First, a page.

Talk:Spermatogenesis

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Heat and spermatogenesis[edit]

Someone should research and write the information concerning the temperature at which spermatogenesis will actually occur. They should also comment on how the scrotum helps to regulate this temperature as needed to halt or start spermatogenesis. This information would also be useful for those of use that get really saggy balls after sex and have trouble sleeping because of it. You know then every one would know that a cold pack on the taint will tighten those suckers back up. I am completely serious about this because I was just perusing wikipedia for the same information after this exact situation. MCP 05:24, 29 December 2005 (UTC)

The textbook answer is that spermatogenesis occurs at 2-4 degrees celsius below body temperature. Occupational exposure to heat (e.g extended sitting, bakery workers) has been associated with male infertility.
The anatomy of the scrotum (in humans) keeps its contents cooler than the rest of the body (low fat content in the subcutaneous tissue and a counter-current heat exchanger in the cord). The purpose of such regulation is to keep spermatogenesis going. i.e it is not regulated in a stop/start fashion. I don't know if that happens in any animal species.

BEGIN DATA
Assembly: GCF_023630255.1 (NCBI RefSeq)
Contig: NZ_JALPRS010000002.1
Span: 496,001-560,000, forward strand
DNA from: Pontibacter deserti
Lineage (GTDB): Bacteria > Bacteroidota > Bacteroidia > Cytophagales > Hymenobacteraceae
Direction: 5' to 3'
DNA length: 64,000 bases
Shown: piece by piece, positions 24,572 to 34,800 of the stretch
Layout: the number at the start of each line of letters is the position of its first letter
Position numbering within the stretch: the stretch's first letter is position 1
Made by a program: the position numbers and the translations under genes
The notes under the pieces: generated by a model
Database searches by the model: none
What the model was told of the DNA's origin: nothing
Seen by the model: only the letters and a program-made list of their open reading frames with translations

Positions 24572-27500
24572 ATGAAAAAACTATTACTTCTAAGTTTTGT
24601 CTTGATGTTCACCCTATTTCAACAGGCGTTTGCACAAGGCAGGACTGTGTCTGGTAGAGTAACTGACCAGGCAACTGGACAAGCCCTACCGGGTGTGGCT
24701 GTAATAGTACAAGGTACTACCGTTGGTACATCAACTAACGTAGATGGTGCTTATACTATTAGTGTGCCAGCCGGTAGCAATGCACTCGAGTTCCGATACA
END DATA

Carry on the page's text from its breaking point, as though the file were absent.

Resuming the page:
When I get some time, I'll add this section to the article. I don't have the relevant references handy right now.Tony Makhlouf
Thank you, that kind of info was very useful, but there is one question I have. If spermatogenesis is continuous without halting, what keeps your nutz from exploding. Seriously? Maybe you should add the bodies solution for that too, so there are few questions concerning that. MCP 08:13, 30 December 2005 (UTC)
Remember, sperm only makes up a small amount of ejaculate, most of it is semen. I suppose the sperm is just reabsorbed... (see phagocytosis). Also, apparently laptops are *really* bad for this process, and shouldn't ever be kept on the lap. apparently.